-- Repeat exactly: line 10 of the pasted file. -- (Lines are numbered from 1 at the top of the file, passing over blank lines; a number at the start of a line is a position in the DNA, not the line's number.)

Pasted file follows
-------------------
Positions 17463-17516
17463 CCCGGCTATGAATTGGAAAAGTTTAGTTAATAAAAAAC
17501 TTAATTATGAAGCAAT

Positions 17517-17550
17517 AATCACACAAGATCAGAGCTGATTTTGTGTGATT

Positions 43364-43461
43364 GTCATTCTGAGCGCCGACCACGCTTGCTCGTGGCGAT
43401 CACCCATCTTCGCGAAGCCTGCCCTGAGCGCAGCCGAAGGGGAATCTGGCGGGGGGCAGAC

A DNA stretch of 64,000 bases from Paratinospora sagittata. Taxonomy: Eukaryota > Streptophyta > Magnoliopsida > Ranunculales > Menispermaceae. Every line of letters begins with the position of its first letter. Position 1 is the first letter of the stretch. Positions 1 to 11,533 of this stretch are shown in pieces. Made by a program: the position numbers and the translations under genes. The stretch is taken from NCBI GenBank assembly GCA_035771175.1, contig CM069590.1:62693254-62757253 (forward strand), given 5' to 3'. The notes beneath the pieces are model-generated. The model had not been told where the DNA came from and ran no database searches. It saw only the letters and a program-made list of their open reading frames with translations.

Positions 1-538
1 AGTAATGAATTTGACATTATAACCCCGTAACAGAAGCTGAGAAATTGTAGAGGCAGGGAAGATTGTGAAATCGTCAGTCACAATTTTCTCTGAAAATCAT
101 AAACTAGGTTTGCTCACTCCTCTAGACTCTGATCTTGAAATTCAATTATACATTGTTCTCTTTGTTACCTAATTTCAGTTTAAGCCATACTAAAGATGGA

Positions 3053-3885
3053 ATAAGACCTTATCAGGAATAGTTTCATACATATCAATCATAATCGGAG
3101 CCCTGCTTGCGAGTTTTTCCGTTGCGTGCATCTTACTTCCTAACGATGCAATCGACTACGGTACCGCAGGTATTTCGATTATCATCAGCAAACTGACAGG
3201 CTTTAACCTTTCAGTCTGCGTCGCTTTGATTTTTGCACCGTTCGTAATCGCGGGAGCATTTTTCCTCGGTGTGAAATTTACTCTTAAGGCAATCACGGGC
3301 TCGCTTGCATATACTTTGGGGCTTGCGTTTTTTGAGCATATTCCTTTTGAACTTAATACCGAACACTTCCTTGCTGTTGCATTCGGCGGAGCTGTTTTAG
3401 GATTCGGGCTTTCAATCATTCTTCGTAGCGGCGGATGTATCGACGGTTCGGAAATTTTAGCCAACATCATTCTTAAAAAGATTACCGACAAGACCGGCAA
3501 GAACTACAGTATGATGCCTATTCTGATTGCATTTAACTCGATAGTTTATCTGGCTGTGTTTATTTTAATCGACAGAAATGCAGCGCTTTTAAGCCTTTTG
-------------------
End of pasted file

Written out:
Positions 1-538